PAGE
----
Like if you need to explain an idea, use a joke to explain it, and then keep going. In terms of my personal experiences, there are things about me that are inherently different from other people. The same is true for everyone really. I’m sure there are things about you that are different from everyone.
For me, the things that I think I identify and talk about is the oddities or trappings of race in terms of how I’m like perceived or identified, because a lot of times, people will see me and they’re like, “Oh, hey, like, you’re a very silly Black man. We’re not used to that.”
And often, I’ll tell jokes about that and things about race, and I’m like, that doesn’t really qualify, or that doesn’t fully encapsulate how a human being is and like, those little silly misgivings, but also at the same time, I’m also the children of immigrants.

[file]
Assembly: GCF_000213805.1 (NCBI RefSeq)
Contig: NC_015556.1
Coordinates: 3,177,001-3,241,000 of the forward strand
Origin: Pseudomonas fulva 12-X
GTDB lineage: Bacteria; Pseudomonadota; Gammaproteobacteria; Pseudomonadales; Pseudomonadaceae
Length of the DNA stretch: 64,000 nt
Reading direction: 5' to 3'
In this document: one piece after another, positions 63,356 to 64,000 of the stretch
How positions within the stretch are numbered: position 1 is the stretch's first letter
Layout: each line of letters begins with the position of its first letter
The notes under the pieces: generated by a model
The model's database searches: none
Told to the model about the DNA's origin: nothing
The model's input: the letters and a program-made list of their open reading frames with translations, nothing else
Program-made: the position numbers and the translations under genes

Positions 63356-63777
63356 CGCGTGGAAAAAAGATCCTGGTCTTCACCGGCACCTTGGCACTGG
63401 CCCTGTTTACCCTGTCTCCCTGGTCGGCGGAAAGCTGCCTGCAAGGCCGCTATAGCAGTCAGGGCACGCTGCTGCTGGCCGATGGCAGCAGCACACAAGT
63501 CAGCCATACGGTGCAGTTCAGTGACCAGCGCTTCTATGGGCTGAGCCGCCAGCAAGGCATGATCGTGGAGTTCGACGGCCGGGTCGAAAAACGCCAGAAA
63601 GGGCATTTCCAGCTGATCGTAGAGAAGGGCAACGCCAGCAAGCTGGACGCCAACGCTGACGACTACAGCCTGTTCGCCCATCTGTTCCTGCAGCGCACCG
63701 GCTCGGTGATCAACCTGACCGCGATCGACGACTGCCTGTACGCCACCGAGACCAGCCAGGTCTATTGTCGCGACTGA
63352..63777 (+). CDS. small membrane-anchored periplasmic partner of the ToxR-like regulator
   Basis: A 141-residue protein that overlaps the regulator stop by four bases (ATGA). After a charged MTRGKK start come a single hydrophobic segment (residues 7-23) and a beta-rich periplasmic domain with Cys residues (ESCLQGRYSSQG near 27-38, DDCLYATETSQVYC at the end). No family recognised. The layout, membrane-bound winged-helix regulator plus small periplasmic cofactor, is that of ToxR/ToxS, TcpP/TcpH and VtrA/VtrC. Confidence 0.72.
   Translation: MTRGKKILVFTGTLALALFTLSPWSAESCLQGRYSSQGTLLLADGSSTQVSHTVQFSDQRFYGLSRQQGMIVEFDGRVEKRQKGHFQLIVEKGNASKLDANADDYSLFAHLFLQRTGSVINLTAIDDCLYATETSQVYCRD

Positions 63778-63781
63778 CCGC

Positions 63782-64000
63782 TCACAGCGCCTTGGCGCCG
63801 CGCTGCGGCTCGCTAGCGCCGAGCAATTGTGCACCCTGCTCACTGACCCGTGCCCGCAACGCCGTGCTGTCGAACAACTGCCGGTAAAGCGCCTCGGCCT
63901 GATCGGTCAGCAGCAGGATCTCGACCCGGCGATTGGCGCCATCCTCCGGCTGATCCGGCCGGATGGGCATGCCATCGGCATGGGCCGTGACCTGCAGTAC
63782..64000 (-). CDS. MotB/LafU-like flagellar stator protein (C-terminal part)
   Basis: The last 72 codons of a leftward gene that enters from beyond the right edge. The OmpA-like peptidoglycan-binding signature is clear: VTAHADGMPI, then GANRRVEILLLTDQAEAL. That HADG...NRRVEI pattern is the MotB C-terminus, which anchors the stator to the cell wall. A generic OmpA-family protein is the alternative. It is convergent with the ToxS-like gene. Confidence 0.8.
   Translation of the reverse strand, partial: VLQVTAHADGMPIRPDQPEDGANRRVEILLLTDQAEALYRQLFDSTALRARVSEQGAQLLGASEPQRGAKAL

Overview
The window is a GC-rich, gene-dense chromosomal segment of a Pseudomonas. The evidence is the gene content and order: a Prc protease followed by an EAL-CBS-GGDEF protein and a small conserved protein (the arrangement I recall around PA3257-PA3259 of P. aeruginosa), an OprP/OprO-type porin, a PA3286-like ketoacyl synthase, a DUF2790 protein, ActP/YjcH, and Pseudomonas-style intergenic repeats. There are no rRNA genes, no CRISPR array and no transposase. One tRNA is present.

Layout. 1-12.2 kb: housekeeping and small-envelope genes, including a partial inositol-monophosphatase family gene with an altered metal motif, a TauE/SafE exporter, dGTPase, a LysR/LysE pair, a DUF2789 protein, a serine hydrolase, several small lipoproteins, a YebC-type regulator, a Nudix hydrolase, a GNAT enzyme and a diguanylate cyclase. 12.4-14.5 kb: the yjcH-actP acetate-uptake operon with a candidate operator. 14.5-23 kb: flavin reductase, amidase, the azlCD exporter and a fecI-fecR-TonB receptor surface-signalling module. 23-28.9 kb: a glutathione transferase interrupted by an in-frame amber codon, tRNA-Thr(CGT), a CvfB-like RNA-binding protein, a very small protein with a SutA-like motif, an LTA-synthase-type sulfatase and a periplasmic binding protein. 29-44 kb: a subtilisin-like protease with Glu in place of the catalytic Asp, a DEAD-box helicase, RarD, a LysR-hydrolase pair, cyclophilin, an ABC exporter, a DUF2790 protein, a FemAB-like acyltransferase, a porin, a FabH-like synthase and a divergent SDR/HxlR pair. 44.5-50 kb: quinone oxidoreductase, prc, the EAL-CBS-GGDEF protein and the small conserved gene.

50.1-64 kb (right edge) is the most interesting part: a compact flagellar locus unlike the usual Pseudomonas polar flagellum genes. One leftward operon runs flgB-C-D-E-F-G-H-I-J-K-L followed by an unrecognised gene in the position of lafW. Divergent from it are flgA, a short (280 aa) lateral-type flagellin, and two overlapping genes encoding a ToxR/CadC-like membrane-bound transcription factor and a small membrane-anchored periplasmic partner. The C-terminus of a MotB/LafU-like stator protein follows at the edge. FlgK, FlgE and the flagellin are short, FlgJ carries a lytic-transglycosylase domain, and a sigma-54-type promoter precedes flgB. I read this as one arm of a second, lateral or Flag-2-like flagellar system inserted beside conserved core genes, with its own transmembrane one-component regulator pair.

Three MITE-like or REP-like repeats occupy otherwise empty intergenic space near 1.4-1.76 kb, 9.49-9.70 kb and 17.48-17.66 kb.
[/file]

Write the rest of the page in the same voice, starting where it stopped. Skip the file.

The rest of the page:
So, I can talk about that experience a lot of what it’s like to have African parents and technically be African, and the oddities that is being Eritrean in America right now. Something I just talked about yesterday was what’s great about being Eritrean is that we’ve got all this great, Eritrean food. But because we were also colonized by Italy, we also have Italian food.
And a lot of times, I forget that Italians make Italian food because I’m just so used to Eretrians making Italian food. It’s funny on set, or it’s funny when I’m on stage.
Does representation matter in comedy? What role do you think local comedians play in bringing diverse perspectives?
Absolutely. What’s really interesting about growing up in Minnesota is that we do get a very homogeneous perspective and people think, “Oh this is a place full of white overweight Midwesterners who are very overly polite.”